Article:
ARLINGTON, Va. (TheStreet) -- Think back to the last time you applied for a credit card. If you're like most people, you probably didn't read the fine print. Who has the time, let alone the patience, to wade through all that tiny, dense text, right?
Unfortunately, credit card companies bury important account information in the fine print, and being unaware of their crucial information can lead to misuse. How can you avoid such an unfortunate event?
Find an issuer with transparent applications.
Credit card application study
According to Card Hub's 2011 Credit Card Application Study, Capital One (Stock Quote: COF) and Bank of America (Stock Quote: BAC) do the best job of the 10 largest credit card companies in the U.S. at presenting key account terms clearly within their applications.
This annual study examines multiple online credit card applications from each of those top 10 issuers and assigns each issuer a score based on how well it displays information about annual fees, the cost of revolving and transferring balances and on earning and redeeming rewards. As far as the study is concerned, information in the fine print doesn't exist.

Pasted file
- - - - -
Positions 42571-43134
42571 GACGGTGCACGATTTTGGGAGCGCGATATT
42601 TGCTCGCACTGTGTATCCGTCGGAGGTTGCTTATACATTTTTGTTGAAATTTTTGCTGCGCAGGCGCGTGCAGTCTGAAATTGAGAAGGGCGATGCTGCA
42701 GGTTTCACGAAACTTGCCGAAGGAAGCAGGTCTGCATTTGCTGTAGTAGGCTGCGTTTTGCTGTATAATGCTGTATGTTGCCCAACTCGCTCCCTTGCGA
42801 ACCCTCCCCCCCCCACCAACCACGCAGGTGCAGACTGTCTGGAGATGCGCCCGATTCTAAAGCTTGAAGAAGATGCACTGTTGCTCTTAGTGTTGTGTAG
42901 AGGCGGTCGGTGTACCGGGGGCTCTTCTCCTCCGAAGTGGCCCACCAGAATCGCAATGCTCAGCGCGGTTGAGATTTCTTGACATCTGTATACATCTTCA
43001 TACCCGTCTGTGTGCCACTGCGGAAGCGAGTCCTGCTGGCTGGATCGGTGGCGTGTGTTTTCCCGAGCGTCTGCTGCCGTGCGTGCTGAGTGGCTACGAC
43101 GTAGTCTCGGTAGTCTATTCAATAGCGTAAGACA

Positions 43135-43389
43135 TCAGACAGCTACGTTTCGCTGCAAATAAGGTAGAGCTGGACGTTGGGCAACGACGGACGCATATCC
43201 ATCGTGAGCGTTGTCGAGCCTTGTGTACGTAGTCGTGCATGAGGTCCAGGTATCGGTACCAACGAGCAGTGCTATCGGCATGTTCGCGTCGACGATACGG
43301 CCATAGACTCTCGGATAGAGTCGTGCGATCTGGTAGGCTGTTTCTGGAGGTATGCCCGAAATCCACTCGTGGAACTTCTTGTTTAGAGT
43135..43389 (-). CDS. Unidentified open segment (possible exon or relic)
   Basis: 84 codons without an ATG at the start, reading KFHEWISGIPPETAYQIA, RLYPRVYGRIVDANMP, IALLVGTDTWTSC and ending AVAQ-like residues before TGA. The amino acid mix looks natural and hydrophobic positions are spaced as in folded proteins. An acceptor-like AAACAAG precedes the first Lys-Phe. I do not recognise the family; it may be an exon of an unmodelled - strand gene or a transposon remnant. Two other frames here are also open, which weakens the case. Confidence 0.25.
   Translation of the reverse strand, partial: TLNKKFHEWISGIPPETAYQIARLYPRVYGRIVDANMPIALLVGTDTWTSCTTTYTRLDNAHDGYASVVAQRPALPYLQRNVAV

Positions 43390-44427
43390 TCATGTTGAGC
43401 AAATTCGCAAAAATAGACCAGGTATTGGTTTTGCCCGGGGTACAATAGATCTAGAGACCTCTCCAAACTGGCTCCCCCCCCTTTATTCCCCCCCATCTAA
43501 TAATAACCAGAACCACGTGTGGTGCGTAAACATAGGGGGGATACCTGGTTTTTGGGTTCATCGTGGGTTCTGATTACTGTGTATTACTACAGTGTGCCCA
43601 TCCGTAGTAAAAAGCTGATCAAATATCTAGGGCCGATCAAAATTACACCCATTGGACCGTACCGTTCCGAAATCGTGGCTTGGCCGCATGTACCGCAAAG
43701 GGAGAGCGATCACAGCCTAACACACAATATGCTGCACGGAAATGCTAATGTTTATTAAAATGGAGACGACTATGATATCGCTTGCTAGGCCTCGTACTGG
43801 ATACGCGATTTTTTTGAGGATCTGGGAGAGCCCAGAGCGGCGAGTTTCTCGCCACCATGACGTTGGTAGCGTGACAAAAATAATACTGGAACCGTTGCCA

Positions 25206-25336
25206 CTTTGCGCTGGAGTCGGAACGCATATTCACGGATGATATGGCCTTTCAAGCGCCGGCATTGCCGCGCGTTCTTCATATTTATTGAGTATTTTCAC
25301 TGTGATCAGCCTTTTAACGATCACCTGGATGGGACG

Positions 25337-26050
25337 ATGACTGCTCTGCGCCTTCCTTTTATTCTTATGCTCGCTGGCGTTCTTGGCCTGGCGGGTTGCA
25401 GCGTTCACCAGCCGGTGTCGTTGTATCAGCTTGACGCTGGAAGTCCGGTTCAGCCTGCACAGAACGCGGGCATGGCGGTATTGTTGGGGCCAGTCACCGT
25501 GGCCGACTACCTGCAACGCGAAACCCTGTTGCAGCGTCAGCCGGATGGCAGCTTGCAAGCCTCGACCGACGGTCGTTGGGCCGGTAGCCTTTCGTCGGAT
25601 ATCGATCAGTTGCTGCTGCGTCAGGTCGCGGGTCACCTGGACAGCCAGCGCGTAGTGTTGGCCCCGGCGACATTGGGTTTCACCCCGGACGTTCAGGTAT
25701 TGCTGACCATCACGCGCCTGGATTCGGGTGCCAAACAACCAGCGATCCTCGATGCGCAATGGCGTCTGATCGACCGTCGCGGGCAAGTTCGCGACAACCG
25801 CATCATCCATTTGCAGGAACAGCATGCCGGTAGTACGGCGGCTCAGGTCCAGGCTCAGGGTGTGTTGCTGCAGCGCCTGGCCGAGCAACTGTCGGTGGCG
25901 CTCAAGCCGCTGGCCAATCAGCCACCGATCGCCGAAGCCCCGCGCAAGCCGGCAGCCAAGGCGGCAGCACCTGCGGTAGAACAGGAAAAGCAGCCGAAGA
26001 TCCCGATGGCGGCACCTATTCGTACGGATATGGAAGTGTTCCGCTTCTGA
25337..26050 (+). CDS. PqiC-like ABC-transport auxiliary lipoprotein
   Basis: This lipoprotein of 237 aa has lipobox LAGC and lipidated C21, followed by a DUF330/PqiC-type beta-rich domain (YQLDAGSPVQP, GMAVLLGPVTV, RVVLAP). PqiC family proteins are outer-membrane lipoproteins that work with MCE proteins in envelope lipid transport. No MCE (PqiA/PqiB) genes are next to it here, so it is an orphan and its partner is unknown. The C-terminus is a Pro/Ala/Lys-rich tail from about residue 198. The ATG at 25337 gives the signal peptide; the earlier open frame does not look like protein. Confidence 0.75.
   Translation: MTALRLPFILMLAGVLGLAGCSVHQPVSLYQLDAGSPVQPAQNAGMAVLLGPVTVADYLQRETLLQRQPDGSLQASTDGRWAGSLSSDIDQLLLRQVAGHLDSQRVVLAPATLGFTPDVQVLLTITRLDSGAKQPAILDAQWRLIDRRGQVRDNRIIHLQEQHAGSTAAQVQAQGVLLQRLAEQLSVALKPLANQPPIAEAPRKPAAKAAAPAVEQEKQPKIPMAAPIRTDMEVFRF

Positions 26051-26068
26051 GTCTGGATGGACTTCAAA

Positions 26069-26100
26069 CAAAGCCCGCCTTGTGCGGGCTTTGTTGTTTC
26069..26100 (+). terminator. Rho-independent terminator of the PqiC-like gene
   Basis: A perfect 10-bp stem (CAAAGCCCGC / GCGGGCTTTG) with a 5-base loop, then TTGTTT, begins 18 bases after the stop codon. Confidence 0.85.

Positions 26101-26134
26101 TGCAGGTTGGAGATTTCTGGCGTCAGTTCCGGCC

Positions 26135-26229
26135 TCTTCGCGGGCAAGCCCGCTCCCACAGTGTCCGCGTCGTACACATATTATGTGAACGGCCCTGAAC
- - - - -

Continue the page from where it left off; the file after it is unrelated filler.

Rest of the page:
Other major findings
Besides tapping Capital One and BofA as having the most straightforward applications, Card Hub's study revealed a number of other important facts and trends, including further proof for increasing transparency throughout the credit card industry. The highlights are as follows:
- Nine of the 10 largest credit card companies in the U.S. increased their application clarity ratings relative to last year -- Wells Fargo (Stock Quote: WFC) being the exception, but still falling less than one percentage point.
- The lowest score this year, Citi's (Stock Quote: C) 82.1%, was more than 20 percentage points higher than last year's 59.3%, belonging to U.S. Bank (Stock Quote: USB).
- U.S. Bank improved its clarity rating by more than 32 percentage points relative to last year.
- The most clearly listed terms across all issuers were: purchase APR, annual fee and the rewards earning policy.
- The least clearly listed terms across all issuers were: balance transfer fees and the rewards redemption policy.